Aug 7, 2013

The right way to fall apart

Primarily this has been a venting blog. When I started it in 2005, that's what I called it. I had in big, bold letters across: Warning. This is a venting blog. I took it down soon after when I realized that it was a pretty cheesy thing to put on a blog header and that all blogs (or at least, back then, when blogging first started, and they were all more like online journals instead of family scrapbooks or promotional fronts for business) were venting blogs.

I have avoided this blog for a while I think partly because now my family reads my stuff :) Nobody read this blog for a long time. Also, I'm a published author. How much of my personal life/feelings do I really want the world to pay attention to?

I've realized lately that I just need to keep being myself. If people find that odd or unprofessional, that's something I've decided not to worry about.

My challenges have been hard ones to get through. I went through a really terrible and frightening situation when I was a young adult, which left me a single parent, scrambling to manage being a full-time employee, full time parent, preparing frenetically and ambitiously for the future. I did not think very much at the time... I just did stuff. Hard stuff. And I was constantly on the edge. My head was so full of worries and impending problems I couldn't solve that I just had to pray a lot, not think... just do.

Then I met Jeff and we got married, and life seemed (and was, and is) miraculously wonderful. How strange and miraculous to have someone who really thought I was a good person. Who really loved me. Who supported me. Not something I've had a lot of in my life.

Together, Jeff and I weathered a lot of (now that I look back on them) very difficult challenges. We blended a family--twice. We went through getting him through school and underemployment, and unemployment. We went through a long, stressful, arduous process (both emotionally and financially) to bring two daughters home from Ethiopia. We went through Jeff having a difficult, not-very-rewarding-or-encouraging work situation.

And then we moved. Picked up roots and started over. Started a new job that was so much better but also very stressful because of more responsibility and visibility. We rented for several months while looking for a house--the first time we've done that. It's not as fun as you think it will be. We moved, and adjusted--it takes me about six months to not be horrified at any big change in my life--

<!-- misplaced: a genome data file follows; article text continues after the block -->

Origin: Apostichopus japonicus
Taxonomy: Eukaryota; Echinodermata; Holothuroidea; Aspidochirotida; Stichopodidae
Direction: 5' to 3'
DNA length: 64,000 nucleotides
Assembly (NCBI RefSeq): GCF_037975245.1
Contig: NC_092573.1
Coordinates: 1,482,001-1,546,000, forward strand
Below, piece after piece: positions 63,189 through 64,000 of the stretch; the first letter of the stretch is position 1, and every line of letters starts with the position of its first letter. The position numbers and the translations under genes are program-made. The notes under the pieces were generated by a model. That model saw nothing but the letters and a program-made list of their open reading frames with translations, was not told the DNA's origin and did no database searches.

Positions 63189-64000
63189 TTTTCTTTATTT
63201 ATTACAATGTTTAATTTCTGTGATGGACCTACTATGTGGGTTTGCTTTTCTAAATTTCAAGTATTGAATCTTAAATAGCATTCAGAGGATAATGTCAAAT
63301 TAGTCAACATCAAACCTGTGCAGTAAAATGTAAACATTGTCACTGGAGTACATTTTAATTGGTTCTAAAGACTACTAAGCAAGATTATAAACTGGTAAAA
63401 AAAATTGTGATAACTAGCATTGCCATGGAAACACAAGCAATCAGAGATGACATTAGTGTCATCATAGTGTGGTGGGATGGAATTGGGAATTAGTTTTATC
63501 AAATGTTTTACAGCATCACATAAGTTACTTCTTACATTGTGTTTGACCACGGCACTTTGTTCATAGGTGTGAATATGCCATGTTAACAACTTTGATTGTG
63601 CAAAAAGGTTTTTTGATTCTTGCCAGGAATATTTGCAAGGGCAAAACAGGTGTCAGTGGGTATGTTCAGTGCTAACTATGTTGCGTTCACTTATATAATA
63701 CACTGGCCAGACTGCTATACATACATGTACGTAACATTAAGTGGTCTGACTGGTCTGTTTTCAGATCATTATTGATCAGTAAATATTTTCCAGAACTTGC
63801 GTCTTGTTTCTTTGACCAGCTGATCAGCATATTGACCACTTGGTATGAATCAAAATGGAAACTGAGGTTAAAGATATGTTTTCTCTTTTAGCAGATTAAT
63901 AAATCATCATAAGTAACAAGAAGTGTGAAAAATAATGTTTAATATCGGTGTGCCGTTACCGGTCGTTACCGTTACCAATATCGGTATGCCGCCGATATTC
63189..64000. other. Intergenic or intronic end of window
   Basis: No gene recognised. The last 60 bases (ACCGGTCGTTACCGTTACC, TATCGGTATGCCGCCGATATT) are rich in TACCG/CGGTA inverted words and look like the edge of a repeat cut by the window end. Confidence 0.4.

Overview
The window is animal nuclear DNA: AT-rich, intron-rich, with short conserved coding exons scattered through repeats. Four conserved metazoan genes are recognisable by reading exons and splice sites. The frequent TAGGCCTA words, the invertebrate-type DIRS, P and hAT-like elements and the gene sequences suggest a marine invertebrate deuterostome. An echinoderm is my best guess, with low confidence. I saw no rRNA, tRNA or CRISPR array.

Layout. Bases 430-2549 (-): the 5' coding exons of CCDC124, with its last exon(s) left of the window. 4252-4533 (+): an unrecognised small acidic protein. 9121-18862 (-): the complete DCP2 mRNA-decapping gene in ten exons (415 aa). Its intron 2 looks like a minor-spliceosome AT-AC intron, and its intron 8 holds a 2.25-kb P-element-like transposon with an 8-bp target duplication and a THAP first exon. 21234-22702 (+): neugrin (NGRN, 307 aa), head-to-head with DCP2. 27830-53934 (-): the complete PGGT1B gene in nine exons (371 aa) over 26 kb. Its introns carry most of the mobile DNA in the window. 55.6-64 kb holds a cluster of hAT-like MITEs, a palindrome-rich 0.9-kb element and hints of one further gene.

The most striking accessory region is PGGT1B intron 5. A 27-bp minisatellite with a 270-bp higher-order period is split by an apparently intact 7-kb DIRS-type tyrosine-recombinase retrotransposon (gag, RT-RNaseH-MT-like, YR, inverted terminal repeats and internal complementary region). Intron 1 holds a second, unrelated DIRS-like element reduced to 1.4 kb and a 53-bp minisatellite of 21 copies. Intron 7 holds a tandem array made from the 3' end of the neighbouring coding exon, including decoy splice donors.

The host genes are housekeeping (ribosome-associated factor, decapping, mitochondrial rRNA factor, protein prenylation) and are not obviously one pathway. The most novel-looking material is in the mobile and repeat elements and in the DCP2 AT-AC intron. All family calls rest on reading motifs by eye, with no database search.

and then life slowed down for us, finally. About a year ago we looked around, looked at each other and realized, "wow. Is this what it feels like to have a normal level of stress?"

And I promptly fell apart.

OK, I don't mean dysfunctional falling apart, like not being a good wife or mom or author or church member or whatever. BUt it's like Heavenly Father was keeping all these feelings and stress I've had sort of harboring somewhere in the deep freeze of my subconscious, and then He allowed everything to thaw.

My whole life, people have expected me to be strong, and capable, and independent. When I went through all the stuff with my previous marriage, my bishop was like "she's doing great." My parents were like "Sarah's so strong." My friends were like "Wow, your'e so awesome." But what was really going on was, Heavenly Father was helping me stay together by having me not deal with it all just yet.

How do you fall apart gracefully? How do you do it compassionately and charitably, so you don't hurt others around you with your emotional difficulty? How do you examine and challenge ugly, ugly feelings and worries and irrational thoughts and frightened, distorted realities while keeping the world safe for your children?

I have seen people fall apart in lots of ways. I worked at a residential treatment facility for two years. I've seen all sorts of destructive ways to fall apart.